Timing couldn’t be more perfect for this news, since this year’s Salem Film Fest is underway. One of last years’ favorite films from the all-doc fest has finally landed a distribution deal.
Factory 25 will distribute “Sex and Broadcasting: A Story about WFMU”, one of my favorite docs from last year’s Salem Film Fest. It will kick off its theatrical run on March 30 at IFC Center in New York and then spread across the country and to video OnDemand later in the spring.
If you missed this wonderful doc at last year’s Salem Film Fest, its the story of scrappy non-commercial radio station WFMU in New Jersey – a fun and irreverent look at the people who make up the lineup, and its struggle to survive. Here’s the official press release from Factory 25:
“Sex and Broadcasting is at once heartfelt, gritty, and informative, and you don’t really want it to end.” –Sam Weisberg, The Village Voice
“Brilliance In Bumps And Bruises, On Air And On Screen”-NPR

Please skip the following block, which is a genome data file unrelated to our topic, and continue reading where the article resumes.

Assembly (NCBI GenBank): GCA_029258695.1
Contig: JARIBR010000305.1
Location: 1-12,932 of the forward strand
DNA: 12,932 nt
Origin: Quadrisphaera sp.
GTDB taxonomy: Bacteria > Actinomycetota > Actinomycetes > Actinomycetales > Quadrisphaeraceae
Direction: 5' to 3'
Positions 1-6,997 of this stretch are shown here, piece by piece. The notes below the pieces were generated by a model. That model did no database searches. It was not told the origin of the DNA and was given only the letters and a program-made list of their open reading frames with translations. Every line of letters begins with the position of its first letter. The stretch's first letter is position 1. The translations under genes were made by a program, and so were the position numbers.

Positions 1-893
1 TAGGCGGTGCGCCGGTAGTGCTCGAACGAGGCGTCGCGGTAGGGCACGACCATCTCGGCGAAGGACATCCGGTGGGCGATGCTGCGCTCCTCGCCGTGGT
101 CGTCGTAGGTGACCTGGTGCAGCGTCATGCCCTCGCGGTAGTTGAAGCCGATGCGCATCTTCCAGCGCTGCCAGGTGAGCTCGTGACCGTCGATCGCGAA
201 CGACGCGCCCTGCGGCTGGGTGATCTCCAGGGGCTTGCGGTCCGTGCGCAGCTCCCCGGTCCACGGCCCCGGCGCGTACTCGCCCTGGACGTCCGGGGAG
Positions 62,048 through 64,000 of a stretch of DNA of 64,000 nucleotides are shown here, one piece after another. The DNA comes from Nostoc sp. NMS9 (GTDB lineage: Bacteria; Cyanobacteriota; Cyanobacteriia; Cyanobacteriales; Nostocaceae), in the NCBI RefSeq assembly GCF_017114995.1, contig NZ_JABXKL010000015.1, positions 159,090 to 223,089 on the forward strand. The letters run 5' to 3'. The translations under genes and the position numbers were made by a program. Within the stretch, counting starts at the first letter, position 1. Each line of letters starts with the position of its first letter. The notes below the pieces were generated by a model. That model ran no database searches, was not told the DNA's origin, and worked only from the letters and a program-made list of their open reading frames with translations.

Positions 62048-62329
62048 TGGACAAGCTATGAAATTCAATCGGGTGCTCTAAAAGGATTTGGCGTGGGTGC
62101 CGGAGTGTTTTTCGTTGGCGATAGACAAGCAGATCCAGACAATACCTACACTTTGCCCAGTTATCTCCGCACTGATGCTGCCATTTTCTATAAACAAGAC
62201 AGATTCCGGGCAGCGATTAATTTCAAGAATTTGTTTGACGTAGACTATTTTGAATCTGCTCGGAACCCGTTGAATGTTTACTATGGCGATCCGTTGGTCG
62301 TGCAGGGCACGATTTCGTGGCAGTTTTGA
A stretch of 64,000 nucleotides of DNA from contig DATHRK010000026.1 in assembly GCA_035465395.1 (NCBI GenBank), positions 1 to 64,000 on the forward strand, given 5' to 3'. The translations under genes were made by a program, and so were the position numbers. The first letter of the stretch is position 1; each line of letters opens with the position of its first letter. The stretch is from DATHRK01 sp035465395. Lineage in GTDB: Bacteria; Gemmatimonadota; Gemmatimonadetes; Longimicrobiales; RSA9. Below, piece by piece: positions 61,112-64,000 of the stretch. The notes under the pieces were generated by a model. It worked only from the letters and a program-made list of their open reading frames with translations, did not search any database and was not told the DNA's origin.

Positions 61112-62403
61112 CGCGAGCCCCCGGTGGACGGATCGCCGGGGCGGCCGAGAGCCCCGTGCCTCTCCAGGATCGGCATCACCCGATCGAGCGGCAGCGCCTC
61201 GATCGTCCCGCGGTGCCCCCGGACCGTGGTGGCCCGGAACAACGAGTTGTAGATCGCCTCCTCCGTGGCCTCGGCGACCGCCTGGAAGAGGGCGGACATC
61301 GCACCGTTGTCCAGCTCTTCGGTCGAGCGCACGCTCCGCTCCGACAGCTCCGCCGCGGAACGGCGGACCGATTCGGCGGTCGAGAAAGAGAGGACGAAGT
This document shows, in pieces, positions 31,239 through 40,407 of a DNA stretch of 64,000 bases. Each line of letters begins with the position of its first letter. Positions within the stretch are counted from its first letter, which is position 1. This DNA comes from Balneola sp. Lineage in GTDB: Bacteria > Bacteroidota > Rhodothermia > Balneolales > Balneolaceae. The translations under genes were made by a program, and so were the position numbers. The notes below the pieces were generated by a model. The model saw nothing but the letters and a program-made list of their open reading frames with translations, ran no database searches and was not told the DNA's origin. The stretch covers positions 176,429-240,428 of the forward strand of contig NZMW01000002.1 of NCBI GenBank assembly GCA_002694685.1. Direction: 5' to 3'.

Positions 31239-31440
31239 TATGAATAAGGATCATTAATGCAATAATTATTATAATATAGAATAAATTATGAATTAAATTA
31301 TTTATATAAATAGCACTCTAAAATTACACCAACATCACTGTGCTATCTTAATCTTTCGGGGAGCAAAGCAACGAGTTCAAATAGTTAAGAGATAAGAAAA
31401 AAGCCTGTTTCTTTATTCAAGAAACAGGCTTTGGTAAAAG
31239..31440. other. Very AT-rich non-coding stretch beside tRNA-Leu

Brooklyn, NY (March 13, 2016) – Factory 25 announced today that it has acquired the rights to Sex and Broadcasting: A Film About WFMU, a documentary about the longest running free form radio station that Rolling Stone Magazine, The Village Voice and The New York Times have all called the best radio station in the country. The DOC NYC premiering film marks the directorial debut by Tim K Smith (editor of Kevorkian and Morgan Spurlock’s Comic-con Episode IV: A Fans Hope) and was produced by Caitlin Mae Burke (Nuts!, Approaching the Elephant and We Could Be King).